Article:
In the case of Australia, the denial of sovereignty to indigenous peoples was particularly potent, as British authorities deemed indigenous Australians to be too primitive to consider their land properly inhabited. It will be demonstrated that this represented a particularly aggressive form of discursive elimination and erected the operational boundaries of actual elimination that was to follow. Drawing on Captain Cook’s observations of sparsely populated coastal regions devoid of European-style farming practices, British colonial authorities deemed Australia to be uninhabited, a characterisation that flies in the face of what we now know of the considerable complexity of pre-contact indigenous societies (Pascoe 2018: 15). Under the ‘doctrine of discovery’ – developed as a concomitant to colonialism in order to prevent conflict between rivalling European powers – acquiring territory by deeming it uninhabited or ‘terra nullius’ was one of three ways that new territory could be lawfully acquired (Banner 2005: 96). The other two modes were through direct conquest, which required a declaration of war, or the transfer or ‘cession’ of land by its inhabitants, usually enacted by a treaty. On this point, it is significant to note that the acquisition of territory by the latter two mechanisms does not alter the customary laws that ground indigenous societies in their cultural practice, whereas a designation of terra nullius immediately furnishes the land with the laws of England and renders indigenous landless in their own land (Milirrpum v Nabalco Pty Ltd 1971: 141). Thus, not only were Aborigines subjected to foreign laws that dismantled their own system of customary law, but on account of their lack of a right of occupancy, their mass murder by colonists was frequently justified on the basis of safeguarding colonial investments in crops and livestock (Wolfe 1994: 102). Consequently, the colonisation of Australia stands out as a clear exception to the common colonial practice of treaty-making with natives, which in other contexts provided a basis for redress and tentative coexistence (Banner, 2005: 96). Thus, by drawing on a uniquely sharp application of the binary between ‘civilised’ and ‘uncivilised’ societies under international law, British colonists bypassed the administrative inconveniences associated with recognising prior ownership and set the trajectory of indigenous suffering that was to follow.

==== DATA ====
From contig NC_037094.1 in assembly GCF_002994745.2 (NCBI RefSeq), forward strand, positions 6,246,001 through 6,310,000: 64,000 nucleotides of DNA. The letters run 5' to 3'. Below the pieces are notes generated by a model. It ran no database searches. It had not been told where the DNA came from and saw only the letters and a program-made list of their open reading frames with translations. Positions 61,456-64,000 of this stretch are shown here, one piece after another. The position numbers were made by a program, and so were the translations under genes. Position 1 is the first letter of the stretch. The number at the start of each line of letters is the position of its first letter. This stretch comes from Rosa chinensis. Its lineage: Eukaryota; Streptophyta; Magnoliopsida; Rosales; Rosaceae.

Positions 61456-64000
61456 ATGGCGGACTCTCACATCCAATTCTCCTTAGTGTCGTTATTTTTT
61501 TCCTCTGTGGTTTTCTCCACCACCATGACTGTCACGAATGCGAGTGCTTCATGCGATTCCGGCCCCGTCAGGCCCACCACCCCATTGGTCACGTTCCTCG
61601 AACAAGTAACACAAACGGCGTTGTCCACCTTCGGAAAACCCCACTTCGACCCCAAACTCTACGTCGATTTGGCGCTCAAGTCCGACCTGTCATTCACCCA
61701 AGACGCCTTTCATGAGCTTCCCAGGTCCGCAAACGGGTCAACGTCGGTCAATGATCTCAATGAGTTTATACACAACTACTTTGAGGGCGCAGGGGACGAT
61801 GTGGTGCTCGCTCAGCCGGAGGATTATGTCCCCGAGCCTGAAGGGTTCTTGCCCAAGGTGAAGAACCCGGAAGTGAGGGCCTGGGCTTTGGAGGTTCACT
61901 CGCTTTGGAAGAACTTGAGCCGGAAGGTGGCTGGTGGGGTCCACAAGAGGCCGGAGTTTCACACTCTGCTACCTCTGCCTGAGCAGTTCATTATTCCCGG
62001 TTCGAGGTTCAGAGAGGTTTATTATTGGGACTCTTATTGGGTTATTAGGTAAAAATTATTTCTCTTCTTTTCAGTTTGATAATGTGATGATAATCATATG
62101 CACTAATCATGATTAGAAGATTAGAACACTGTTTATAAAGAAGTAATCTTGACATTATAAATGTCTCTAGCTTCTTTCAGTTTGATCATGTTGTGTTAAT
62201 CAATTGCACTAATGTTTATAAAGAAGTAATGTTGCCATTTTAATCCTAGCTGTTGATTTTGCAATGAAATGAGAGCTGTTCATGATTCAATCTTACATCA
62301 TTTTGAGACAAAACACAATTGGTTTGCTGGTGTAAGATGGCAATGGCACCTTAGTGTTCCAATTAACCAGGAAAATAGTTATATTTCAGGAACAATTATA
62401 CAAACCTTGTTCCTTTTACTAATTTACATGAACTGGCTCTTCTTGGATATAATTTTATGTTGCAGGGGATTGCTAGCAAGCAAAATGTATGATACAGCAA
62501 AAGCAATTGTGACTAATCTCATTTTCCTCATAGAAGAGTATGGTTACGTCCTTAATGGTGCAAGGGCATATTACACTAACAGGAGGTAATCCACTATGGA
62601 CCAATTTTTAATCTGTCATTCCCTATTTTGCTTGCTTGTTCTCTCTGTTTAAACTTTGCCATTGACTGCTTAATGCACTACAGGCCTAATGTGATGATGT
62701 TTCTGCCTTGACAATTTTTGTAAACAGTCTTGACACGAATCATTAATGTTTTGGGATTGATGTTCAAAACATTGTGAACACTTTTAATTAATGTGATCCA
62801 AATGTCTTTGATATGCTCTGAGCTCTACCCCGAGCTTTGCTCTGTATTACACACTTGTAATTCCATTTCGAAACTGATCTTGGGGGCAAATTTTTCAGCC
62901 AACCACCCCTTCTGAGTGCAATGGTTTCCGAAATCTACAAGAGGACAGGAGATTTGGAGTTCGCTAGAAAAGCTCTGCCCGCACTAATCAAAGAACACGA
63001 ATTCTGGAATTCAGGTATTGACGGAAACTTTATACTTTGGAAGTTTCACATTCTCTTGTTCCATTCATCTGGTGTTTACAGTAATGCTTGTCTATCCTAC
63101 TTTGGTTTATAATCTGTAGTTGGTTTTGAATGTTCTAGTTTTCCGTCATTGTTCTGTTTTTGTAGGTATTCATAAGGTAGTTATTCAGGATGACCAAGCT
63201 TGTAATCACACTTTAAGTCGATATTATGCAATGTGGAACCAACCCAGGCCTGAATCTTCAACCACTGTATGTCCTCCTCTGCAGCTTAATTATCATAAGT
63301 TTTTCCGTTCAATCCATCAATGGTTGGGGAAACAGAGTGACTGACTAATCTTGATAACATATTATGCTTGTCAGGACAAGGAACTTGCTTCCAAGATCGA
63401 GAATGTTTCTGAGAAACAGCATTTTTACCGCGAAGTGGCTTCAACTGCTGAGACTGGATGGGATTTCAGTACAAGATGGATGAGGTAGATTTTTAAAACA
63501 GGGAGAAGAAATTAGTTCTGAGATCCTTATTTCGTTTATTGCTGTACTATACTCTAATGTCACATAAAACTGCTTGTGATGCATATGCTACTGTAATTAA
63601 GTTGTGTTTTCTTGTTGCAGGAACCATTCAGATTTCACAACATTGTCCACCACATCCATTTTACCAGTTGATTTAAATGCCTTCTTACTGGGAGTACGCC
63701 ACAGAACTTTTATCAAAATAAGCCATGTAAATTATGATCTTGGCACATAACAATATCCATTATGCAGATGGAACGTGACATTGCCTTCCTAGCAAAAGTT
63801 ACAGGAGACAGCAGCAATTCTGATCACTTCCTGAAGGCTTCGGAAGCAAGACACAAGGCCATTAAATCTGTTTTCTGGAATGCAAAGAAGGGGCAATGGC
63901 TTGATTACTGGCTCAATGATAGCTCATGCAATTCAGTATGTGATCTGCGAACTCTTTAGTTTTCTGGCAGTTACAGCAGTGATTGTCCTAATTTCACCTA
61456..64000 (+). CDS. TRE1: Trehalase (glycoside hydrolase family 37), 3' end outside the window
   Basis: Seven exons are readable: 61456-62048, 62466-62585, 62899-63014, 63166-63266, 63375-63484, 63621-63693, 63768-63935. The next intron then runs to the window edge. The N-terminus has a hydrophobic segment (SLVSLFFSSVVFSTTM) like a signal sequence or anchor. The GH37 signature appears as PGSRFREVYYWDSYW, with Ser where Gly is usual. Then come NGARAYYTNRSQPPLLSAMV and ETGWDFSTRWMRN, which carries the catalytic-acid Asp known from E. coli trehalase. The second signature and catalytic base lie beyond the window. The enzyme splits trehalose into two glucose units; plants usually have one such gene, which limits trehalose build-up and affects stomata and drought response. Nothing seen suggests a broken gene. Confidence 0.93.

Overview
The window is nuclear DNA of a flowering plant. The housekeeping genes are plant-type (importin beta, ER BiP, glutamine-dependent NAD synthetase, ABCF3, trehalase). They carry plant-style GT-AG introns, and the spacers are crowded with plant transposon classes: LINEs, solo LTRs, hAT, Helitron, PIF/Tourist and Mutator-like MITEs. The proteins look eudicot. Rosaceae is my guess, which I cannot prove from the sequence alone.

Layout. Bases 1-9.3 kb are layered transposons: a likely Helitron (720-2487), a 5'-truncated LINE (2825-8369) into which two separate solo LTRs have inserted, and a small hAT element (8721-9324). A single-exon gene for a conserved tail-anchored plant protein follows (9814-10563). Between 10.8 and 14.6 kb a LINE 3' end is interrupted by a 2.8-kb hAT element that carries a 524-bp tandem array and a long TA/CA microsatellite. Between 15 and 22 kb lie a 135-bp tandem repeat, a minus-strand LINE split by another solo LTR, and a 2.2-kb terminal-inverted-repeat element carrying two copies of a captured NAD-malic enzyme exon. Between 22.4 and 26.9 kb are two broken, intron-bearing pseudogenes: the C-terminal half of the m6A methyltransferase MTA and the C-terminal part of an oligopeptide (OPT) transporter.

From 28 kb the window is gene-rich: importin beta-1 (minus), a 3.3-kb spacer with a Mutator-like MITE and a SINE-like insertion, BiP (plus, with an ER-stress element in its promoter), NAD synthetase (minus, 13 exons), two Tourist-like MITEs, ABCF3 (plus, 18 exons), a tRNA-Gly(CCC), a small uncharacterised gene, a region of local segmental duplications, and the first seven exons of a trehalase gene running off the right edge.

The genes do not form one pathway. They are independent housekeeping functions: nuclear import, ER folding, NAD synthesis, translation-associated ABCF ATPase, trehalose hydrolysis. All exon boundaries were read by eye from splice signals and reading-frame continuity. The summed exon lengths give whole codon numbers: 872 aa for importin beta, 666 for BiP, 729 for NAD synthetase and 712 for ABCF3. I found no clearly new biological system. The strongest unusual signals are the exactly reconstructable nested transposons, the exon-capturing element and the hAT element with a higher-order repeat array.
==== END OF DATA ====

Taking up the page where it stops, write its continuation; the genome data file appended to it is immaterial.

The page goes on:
It shall now be argued that the transition from notional elimination within international law to the actual elimination of the frontier period, characterised by homicidal belligerence and subsequent segregation of survivors onto reserves, was the critical stage of elimination in which indigenous peoples were removed from their land in order to render it available for the establishment of settler-colonial society. During these incursions spanning 1788 to the mid-1850s, uneasy coexistence between settlers and natives within a given locality would inevitably descend into violent confrontations as the encroachment of an aggressive pastoral economy inevitably depleted indigenous food sources and disrupted their way of life (Evans 2009: 8). For example, in response to indigenous resistance efforts to defend their hunting grounds in western New South Wales, Governor Brisbane’s declaration of martial law in 1824 resulted in the slaughter of countless indigenous peoples in the Bathurst Plains (Mar and Edmonds 2013: 345). Whilst the state apparatus often aided and abetted such instances of annihilation, the main instrumentality that reduced indigenous numbers were the land-ravenous hordes of agriculturalists and stockmen seeking to penetrate into unclaimed territory and ‘protect’ their livelihood from indigenous interference (Wolfe 2006: 391). Here, the market forces of the international economy – drawing on colonial land and labour for raw materials – combined with the desire of Europe’s landless peasant classes to establish a livelihood for themselves, come into focus as the principal driving forces of settler-colonialism (Wolfe 2006: 392). The basic fact that those remaining indigenous survivors who avoided slaughter and the wilful spread of European diseases were confined onto ‘protection’ reserves from the 1850s onwards, rather than being outright slaughtered, further validates the argument that settler-colonialism’s primary motive is to vacate and exclude indigenous presence from the land in order to render it available for economic use, rather than to commit outright racialized genocide as an end in itself (Wolfe 1994: 100). In this regard, conservative historians such as Keith Windschuttle who seek to forge a link between the responsibility to address the present suffering of indigenous communities and the capacity to empirically ‘prove’ the extent of systematic frontier genocide completely miss the point that settler-colonialism is not premised on the genocidal mass-murder of indigenous Australians along lines of racial superiority in and of itself (Evans 2009: 12). Rather, the culpability of settler-society in the suffering of indigenous Australians can be sufficiently established by acknowledging the bare fact that the violent confrontations of the initial frontier period were merely the first of a series of eliminatory stages to move and then keep indigenous peoples off their land – the combined effect of these eliminatory stages resulting in the reduction of the pre-contact indigenous population by almost 90% by 1900 (Harris 2003: 91). In these initial stages of elimination, the binary between settler and native, discursively engineered under international law, is maximally visible in the conspicuous removal of indigenous peoples from their land.